Michael Hann

Felt longer than the lockdown itself: BBC1’s One World – Together At Home reviewed

These are straitened times, yes, but perhaps a little more effort is needed, if we ever do this again?

Felt longer than the lockdown itself: BBC1's One World – Together At Home reviewed
The Rolling Stones delivered a thrillingly approximate performance of 'You Can't Always Get What You Want' for the 'One World: Together At Home' concert. Image: Getty Images / Global Citizen
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One World: Together at Home

BBC1

You have to admire the spirit of the organisers of last weekend’s One World: Together at Home concert. To put on an event that seemed to last longer than lockdown itself is the sort of can-do attitude we love to see. The main event — the really star-studded portion that was shown live on Saturday night on the big three US networks, and then adapted for the UK and shown on BBC1 on Sunday — began only after six whole hours of preamble from slightly lesser turns. Six hours. That’s an awful lot of watching people sit with an acoustic guitar in front of their webcam. Or sometimes not even sit with an acoustic guitar — Jessie J appeared to be doing karaoke with her own CDs and singing over the top of them. These are straitened times, yes, but perhaps a little more effort, if we ever do this again?

One got lost not in the music, which was sometimes interesting, sometimes fantastic and often a little dull, but in the details. What happened to Billy Ray Cyrus in his childhood to make him unable to say the word ‘woman’? He dedicated ‘Sunshine Girl’ ‘to all the girls’ — it’s women, Billy— ‘all the females’ — it’s women, Billy — ‘and all the ladies out there on the frontline’.Still women, Billy. But, yes, let’s hear it for the girls, females and ladies. Why was Elton John’s piano in his garden, and why had he gargled with Domestos before starting to sing? Why had the early presenters — Jameela Jamil and Matthew McConaughey among them — been told to tell us Covid-19 doesn’t discriminate, that we are all equally vulnerable, only for Beyoncé and Alicia Keys to trample on the script by pointing out that African-Americans have been hit disproportionately hard?

There were those who broke the unwritten rule of charity/awareness-raising concerts: yes, we know you’re hoping people will flock to your recordings off the back of this, but don’t be obvious about it. That means you, Liam Payne, late of One Direction: ‘My first song is my latest single, “Midnight”.’ Oh, really? That means you, too, John Legend, with your agreeably inventive, multi-window presentation of ‘Bigger Love’, which — oh! — you happen to have released as a single the previous day. Lads, you had one job: lift the spirits of Our Troubled World. Forget the sales pitch, eh?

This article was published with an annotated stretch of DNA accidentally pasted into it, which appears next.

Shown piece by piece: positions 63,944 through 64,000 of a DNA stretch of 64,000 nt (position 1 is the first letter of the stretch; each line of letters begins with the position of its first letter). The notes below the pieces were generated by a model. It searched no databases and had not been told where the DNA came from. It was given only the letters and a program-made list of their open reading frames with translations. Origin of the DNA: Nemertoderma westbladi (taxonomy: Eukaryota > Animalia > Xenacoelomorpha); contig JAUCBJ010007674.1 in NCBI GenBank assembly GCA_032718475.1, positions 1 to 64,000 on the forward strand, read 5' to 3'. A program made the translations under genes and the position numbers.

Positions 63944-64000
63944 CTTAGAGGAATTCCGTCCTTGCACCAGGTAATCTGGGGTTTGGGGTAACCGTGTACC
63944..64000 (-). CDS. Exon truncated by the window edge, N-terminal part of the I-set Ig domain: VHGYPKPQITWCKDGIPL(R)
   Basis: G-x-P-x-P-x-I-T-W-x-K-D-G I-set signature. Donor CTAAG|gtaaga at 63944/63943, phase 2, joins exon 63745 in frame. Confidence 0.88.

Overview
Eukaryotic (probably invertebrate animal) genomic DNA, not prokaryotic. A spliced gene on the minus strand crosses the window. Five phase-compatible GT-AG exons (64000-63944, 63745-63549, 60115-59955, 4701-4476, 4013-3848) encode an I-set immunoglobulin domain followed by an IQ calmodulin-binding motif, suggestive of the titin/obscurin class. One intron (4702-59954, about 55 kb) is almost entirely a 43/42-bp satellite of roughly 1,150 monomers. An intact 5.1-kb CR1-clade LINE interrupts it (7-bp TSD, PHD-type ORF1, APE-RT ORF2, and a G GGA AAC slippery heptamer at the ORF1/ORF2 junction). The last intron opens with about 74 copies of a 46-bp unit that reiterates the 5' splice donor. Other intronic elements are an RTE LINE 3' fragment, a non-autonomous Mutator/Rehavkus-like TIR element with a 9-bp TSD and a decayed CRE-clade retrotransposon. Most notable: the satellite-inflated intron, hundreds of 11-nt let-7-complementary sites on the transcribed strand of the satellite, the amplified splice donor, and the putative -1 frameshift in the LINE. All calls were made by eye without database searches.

Getting the right mix of artists was a problem, too. Fill the line-up with US and UK stars and it’s not much of a global event. But pack it with domestic stars from around the world and — as Twitter on Saturday evening proved — you end up with an awful lot of people asking ‘Who?’ What do you mean, ‘Who?’ This is Belgium’s premier electropop chanteuse! This is the first Emirati balladeer to have played the Vatican’s Christmas concert! This is — checks notes — sorry, no idea.

And through it all, occasional glimpses of magic. Liam Payne and Rita Ora were young and beautiful and managed to look sincere as they sang ‘For You’: that had the essence of pop. The Rolling Stones were thrillingly approximate as they stumbled through a ‘You Can’t Always Get What You Want’ that was part live, part prerecorded. And full marks to Eddie Vedder of Pearl Jam for deciding that what would really perk up the doctors and nurses on a Saturday night would be him playing ‘River’s Cross’ (a cheerless song to start with), alone at the harmonium, the only instrument that sounds like antique medical equipment. And the musical highlight: Luis Fonsi performing the still-glorious ‘Despacito’ with an acoustic band. But Luis? Why are all the band in the room with you? Luis, don’t you know there’s a pandemic on? Oh, for goodness sake…